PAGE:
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Compound Found to Alleviate Parkinson's Symptoms

Tuesday, 27 Aug 2013 03:03 PM

By Nick Tate

Johns Hopkins researchers have identified a compound that eases Parkinson's disease symptoms in mice — findings that challenge conventional scientific beliefs about the origins of the illness and may lead to new ways to combat the debilitating condition.

In a new report published in the journal Nature Neuroscience, the John Hopkins team said they have identified what goes awry in the brain during Parkinson's disease have also determined long-held believes about the role of a particularly protein — considered key to the disease's progress — may be wrong.
"Not only were we able to identify the mechanism that could cause progressive cell death in both inherited and non-inherited forms of Parkinson's, we found there were already compounds in existence that can cross into the brain and block this from happening," said Valina Dawson, director of the Stem Cell Biology and Neuroregeneration Programs at the Johns Hopkins University School of Medicine's Institute for Cell Engineering (ICE).

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"While there are still many things that need to happen before we have a drug for clinical trials, we've taken some very promising first steps."
The new research by Dawson and her husband, Ted Dawson, M.D., concerns the function of an enzyme called parkin, which malfunctions in the disease, leading to a buildup of proteins believed to play a role in Parkinson's.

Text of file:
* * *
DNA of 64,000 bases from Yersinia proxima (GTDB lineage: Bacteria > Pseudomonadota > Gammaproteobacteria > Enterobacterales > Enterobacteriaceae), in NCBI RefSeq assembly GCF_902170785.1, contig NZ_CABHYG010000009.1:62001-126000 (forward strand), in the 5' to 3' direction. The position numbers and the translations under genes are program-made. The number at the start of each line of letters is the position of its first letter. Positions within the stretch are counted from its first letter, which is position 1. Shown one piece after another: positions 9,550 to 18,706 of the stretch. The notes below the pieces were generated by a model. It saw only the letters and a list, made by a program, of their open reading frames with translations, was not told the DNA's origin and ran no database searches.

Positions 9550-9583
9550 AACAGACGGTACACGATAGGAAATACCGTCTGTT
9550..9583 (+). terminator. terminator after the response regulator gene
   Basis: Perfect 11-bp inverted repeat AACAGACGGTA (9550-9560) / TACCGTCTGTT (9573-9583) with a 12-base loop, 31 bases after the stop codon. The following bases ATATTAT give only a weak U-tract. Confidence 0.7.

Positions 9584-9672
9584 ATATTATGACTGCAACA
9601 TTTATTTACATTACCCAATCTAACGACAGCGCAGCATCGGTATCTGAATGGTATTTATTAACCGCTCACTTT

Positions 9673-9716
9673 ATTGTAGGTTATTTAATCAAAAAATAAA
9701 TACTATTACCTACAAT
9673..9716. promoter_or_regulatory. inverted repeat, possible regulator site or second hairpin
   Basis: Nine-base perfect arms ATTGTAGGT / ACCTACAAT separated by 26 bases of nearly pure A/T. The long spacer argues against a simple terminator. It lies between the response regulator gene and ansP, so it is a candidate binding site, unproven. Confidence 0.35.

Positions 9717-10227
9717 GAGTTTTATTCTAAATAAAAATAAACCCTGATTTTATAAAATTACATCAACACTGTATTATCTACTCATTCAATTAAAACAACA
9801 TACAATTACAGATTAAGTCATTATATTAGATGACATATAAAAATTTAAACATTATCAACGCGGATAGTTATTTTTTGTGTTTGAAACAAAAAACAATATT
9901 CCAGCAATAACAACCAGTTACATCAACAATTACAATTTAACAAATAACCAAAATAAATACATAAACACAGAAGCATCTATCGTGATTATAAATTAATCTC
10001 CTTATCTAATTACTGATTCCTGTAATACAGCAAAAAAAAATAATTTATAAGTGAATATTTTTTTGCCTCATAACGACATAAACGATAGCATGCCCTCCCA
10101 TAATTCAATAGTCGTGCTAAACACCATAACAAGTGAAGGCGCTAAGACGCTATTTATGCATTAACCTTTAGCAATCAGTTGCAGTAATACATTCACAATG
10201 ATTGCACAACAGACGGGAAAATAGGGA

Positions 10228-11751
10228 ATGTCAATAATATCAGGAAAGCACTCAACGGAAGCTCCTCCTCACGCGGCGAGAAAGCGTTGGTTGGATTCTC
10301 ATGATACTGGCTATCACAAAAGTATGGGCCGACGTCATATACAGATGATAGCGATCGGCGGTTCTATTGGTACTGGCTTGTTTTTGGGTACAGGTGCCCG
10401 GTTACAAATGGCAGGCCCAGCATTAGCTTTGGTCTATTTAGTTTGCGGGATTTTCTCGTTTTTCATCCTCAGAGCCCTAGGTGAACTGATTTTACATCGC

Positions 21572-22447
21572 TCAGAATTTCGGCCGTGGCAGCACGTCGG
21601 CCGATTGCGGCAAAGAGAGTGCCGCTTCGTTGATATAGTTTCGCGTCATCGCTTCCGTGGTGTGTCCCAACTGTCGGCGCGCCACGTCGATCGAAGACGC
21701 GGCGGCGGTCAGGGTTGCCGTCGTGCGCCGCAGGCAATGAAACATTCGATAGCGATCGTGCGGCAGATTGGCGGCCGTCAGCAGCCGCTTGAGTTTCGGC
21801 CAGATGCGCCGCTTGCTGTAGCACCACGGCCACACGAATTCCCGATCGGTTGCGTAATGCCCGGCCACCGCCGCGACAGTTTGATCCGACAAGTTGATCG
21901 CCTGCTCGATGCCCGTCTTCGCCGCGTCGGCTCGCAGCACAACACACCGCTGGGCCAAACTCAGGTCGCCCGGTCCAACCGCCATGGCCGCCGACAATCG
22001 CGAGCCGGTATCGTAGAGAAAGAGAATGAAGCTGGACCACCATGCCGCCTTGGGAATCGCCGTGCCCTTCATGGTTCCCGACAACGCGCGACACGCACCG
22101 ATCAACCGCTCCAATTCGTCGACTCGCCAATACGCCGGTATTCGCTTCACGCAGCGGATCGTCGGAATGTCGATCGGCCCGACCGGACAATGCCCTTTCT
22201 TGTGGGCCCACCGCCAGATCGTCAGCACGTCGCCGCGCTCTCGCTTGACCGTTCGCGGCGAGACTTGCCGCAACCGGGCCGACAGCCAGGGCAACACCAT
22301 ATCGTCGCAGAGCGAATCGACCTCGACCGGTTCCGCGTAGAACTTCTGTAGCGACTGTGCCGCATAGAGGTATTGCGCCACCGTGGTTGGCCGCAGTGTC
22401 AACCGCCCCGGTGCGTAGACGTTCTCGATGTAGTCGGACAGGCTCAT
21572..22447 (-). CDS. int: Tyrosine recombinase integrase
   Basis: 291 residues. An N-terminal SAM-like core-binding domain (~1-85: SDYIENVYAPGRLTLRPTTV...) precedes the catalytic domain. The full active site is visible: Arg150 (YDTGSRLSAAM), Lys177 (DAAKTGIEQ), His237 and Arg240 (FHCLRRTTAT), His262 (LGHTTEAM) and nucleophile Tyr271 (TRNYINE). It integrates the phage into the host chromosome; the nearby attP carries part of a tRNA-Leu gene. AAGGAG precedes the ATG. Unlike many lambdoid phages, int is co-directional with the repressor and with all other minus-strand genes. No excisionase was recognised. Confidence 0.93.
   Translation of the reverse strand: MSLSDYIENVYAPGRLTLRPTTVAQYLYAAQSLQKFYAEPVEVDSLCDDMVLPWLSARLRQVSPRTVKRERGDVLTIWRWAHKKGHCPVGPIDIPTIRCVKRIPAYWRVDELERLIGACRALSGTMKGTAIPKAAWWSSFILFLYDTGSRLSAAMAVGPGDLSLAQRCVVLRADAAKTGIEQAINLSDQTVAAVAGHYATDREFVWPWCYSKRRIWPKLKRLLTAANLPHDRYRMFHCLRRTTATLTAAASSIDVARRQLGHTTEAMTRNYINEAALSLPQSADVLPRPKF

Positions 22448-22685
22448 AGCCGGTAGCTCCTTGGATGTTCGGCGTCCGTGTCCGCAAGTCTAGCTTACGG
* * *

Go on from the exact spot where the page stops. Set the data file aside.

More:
The Dawsons collaborated with National Cancer Institute researchers in studies of genetically modified mice that enabled them to examine the role of defective parkin and excess levels of other proteins, in the development of Parkinson's patients.
The researchers found the excess proteins raised the risk of Parkinson's symptoms in the mice and that a particular compound that blocks their production alleviated the condition.
"Not only did the compound protect dopamine-making neurons from death, it also prevented behavioral abnormalities similar to those seen in Parkinson's disease," said co-researcher Yunjong Lee.
The researchers noted drug companies are now testing experimental medicines based on the compound and others designed to block the key proteins tied to Parkinson's and protect healthy cells.
Although the new research findings are encouraging, Valina Dawson noted many hurdles will need to be overcome before the compounds can be tested in clinical trials that could lead to wider use among patients.

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